You can’t hear what you’re not listening for

One way of understanding “open-mindedness” is to allow the possibility of changing your mind. And yes, it’s a good idea to leave the door open a crack, listen to your opponents, in the off chance they may be right about something. But that’s only one dimension of openness. Another is not making assumptions about what your opponents are saying.

Windmill with birds
While cell towers, cats, and skyscrapers kill many more birds, research continues to make windmills safer. Image credit: Phys.org, click to read article

Recently on a thread about clean energy, I read this:

You never hear environmentalists talking about windmills killing birds #DirtyLittleSecret

This “gotcha” happens a lot in online discussions, where someone assumes the other side ignores their own problems.  I provided several links to environmentalists doing exactly that going back more than a decade; it’s a pretty hot topic and the subject of a lot of research. And a strange thing happened: the other fellow actually read them, and thanked me for the information.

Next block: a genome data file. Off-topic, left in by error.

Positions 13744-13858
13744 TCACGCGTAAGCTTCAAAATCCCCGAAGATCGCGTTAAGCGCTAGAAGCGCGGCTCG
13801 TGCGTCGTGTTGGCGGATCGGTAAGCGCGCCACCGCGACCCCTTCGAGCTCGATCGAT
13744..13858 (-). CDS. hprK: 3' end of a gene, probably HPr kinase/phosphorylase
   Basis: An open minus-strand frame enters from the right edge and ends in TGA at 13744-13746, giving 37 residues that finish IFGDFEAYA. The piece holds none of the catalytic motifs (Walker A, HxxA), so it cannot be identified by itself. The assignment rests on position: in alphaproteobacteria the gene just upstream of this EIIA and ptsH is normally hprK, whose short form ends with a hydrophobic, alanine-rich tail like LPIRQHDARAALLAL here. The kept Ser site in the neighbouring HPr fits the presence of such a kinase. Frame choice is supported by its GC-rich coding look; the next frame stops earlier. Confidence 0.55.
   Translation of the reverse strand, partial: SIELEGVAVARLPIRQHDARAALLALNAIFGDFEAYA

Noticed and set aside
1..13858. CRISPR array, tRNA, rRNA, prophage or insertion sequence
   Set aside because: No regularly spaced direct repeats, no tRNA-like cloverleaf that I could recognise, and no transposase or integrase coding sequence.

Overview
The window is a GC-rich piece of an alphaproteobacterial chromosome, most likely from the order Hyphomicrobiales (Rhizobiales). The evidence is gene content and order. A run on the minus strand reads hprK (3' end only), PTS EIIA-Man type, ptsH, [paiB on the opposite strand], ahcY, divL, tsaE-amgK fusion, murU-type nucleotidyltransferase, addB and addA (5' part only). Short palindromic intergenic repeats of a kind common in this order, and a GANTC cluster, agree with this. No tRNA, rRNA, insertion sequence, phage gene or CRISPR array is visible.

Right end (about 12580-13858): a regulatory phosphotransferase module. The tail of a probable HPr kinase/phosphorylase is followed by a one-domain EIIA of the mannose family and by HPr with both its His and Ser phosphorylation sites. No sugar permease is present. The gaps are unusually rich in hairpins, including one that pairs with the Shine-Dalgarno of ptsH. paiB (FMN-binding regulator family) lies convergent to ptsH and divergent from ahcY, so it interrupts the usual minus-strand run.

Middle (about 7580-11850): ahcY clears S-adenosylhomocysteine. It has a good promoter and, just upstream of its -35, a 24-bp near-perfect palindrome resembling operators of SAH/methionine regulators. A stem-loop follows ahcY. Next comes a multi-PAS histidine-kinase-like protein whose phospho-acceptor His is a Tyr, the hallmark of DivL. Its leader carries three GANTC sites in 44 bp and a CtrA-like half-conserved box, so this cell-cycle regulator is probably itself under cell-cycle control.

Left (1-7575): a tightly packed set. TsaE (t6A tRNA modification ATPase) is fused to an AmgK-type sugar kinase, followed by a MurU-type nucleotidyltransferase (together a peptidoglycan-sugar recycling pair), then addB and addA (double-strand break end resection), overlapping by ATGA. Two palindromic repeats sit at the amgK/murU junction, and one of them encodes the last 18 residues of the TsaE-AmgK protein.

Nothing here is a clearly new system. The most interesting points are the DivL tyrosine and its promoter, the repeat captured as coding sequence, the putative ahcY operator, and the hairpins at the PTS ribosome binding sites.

More examples:

“You never hear atheists complaining about Islam, only about Christianity!” (Yes it’s true that in the US atheists complain about the theocrats closest to them, but I’ve read a lot of atheist discussion online and Islam definitely gets its turn.)

Oct 2017 march in London against ISIS
From massive Oct 2017 anti-ISIS march in London. Image credit: Guardian, click to read article